The 1970 amendment to § 1257 plainly provided that the District of Columbia Court of Appeals should be treated as the 'highest court of a State,' but nowhere in § 1257, or elsewhere, has Congress provided that the words 'statute of any state,' as used in § 1257(2), are to include the provisions of the District of Columbia Code. A reference to 'state statutes' would ordinarily not include provisions of the District of Columbia Code, which was enacted, not by a state legislature, but by Congress, and which applies only within the boundaries of the District of Columbia. The District of Columbia is constitutionally distinct from the States, Hepburn & Dundas v. Ellzey, 2 Cranch 445, 2 L.Ed. 332 (1805); cf. National Mutual Ins. Co. of Dist. of Col. v. Tidewater Transfer Co., 337 U.S. 582, 69 S.Ct. 1173, 93 L.Ed. 1556 (1949). Nor does it follow from the decision to treat the District of Columbia Court of Appeals as a state court that the District Code was to be considered a state statute for the purposes of § 1257. We are entitled to assume that in amending § 1257, Congress legislated with care, and that had Congress intended to equate the District Code and state statutes for the purposes of § 1257, it would have said so expressly, and not left the matter to mere implication.5 Jurisdictional statutes are to be construed 'with precision and with fidelity to the terms by which Congress has expressed its wishes,' Cheng Fan Kwok v. INS, 392 U.S. 206, 212, 88 S.Ct. 1970, 1974, 20 L.Ed.2d 1037 (1968); and we are particularly prone to accord 'strict construction of statutes authorizing appeals' to this Court. Fornaris v. Ridge Tool Co., 400 U.S. 41, 42 n. 1, 91 S.Ct. 156, 157, 27 L.Ed.2d 174 (1970). We will not, therefore, hold that Congress intended to treat the District of Columbia Code as a state statute for the purposes of § 1257(2). Cf. Farnsworth v. Territory of Montana, 129 U.S. 104, 112—114, 9 S.Ct. 253, 254 255, 32 L.Ed. 616 (1889).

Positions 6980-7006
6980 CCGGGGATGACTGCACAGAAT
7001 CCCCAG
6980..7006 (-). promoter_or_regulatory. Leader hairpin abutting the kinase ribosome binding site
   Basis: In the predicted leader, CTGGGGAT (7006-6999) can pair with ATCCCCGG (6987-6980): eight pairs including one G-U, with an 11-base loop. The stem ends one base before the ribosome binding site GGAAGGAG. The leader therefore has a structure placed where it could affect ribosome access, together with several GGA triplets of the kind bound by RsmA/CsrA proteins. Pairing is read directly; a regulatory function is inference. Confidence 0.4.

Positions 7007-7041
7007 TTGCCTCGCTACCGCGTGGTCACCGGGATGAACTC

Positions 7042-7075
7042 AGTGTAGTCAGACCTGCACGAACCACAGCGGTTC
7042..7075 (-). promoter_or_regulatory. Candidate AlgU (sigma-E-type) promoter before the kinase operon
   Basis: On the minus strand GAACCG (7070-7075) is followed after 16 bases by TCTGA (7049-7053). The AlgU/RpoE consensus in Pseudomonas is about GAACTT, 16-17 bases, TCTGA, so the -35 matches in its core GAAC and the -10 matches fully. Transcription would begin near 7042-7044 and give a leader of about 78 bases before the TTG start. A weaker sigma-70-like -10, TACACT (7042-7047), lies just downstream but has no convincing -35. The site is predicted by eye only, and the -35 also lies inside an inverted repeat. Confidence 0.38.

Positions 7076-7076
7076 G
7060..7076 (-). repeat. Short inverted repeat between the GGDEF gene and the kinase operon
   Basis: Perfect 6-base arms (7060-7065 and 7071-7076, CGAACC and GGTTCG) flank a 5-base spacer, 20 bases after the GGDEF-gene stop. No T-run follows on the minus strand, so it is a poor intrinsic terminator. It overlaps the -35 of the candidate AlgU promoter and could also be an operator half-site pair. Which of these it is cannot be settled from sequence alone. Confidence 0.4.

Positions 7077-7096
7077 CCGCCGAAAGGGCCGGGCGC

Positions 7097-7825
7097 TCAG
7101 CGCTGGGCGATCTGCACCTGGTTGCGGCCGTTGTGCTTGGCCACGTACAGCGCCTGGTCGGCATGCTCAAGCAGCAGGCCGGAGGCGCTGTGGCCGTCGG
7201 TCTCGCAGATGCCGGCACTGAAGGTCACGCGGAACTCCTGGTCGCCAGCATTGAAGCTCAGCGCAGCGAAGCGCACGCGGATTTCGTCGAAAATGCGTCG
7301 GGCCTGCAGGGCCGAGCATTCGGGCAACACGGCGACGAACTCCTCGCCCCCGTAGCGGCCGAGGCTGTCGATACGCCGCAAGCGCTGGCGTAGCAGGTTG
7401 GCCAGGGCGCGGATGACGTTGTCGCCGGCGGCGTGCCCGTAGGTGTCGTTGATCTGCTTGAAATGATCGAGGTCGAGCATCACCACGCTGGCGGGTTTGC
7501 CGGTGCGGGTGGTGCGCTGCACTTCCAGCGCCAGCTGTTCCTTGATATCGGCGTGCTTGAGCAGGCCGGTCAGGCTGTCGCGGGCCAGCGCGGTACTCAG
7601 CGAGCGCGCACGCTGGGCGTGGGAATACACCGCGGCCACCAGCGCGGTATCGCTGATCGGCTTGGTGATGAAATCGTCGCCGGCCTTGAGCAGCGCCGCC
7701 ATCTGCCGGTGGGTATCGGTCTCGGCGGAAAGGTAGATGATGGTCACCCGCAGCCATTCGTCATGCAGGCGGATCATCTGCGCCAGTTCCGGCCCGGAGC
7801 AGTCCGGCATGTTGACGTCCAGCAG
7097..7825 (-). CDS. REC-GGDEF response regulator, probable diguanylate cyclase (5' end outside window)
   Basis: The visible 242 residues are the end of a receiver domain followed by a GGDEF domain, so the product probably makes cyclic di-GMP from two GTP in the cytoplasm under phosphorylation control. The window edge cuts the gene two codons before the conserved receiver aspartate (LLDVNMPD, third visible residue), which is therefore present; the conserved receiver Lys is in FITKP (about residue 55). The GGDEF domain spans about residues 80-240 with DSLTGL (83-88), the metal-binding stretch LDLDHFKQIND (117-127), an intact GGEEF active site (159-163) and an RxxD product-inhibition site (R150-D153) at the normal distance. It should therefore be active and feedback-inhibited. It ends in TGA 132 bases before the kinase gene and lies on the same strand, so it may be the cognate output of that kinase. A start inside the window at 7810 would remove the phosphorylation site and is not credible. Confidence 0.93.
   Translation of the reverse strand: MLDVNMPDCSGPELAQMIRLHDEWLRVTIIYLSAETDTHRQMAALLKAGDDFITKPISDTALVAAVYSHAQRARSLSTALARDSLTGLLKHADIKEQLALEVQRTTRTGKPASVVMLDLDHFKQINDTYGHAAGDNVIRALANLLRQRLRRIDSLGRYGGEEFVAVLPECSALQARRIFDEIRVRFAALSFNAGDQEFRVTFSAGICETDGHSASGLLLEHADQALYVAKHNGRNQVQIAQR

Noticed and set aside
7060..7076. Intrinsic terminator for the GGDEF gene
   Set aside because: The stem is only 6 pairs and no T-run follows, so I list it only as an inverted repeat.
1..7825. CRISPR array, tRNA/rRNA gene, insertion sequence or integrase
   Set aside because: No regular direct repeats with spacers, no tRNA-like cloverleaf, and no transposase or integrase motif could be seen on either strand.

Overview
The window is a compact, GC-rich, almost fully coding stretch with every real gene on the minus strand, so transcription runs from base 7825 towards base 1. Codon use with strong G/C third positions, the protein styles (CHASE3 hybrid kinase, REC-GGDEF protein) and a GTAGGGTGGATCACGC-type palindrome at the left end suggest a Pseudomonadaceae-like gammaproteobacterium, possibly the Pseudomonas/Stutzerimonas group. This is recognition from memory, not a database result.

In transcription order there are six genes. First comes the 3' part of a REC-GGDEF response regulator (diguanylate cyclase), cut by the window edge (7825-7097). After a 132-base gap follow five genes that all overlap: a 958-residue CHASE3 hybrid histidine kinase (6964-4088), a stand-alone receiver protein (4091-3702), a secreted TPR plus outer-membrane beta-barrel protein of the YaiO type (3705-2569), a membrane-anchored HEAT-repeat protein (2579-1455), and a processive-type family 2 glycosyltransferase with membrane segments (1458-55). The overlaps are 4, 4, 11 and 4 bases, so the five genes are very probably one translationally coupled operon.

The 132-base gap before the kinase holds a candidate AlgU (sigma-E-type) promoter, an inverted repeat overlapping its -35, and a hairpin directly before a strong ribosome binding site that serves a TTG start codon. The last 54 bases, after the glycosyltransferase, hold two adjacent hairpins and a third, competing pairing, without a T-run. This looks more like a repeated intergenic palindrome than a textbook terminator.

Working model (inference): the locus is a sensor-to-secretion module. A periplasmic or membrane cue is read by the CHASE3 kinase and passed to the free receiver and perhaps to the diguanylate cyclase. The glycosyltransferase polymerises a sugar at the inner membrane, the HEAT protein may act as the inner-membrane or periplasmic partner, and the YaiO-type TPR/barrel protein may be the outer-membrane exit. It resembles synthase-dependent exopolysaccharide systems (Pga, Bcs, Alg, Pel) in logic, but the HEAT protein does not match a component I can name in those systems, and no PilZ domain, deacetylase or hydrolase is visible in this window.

Palmore relies on Balzac v. Porto Rico, 258 U.S. 298, 42 S.Ct. 343, 66 L.Ed. 627 (1922), where an enactment of the territorial legislature of Puerto Rico was held to be a statute of a State within the meaning of the then-applicable statutory provisions governing appeals to this Court. That result has been codified in 28 U.S.C. § 1258; but, even so, the Balzac rationale was severely undermined in Fornaris, where we held that a statute passed by the legislature of Puerto Rico is not 'a State statute' within the meaning of 28 U.S.C. § 1254(2), and that it should not be treated as such in the absence of more definitive guidance from Congress.

We conclude that we do not have jurisdiction of the appeal filed in this case. Palmore presents federal constitutional issues, however, that are reviewable by writ of certiorari under § 1257(3); and treating the jurisdictional statement as a petition for writ of certiorari, cf. 28 U.S.C. § 2103, we grant the petition limited to the question of whether Palmore was entitled to be tried...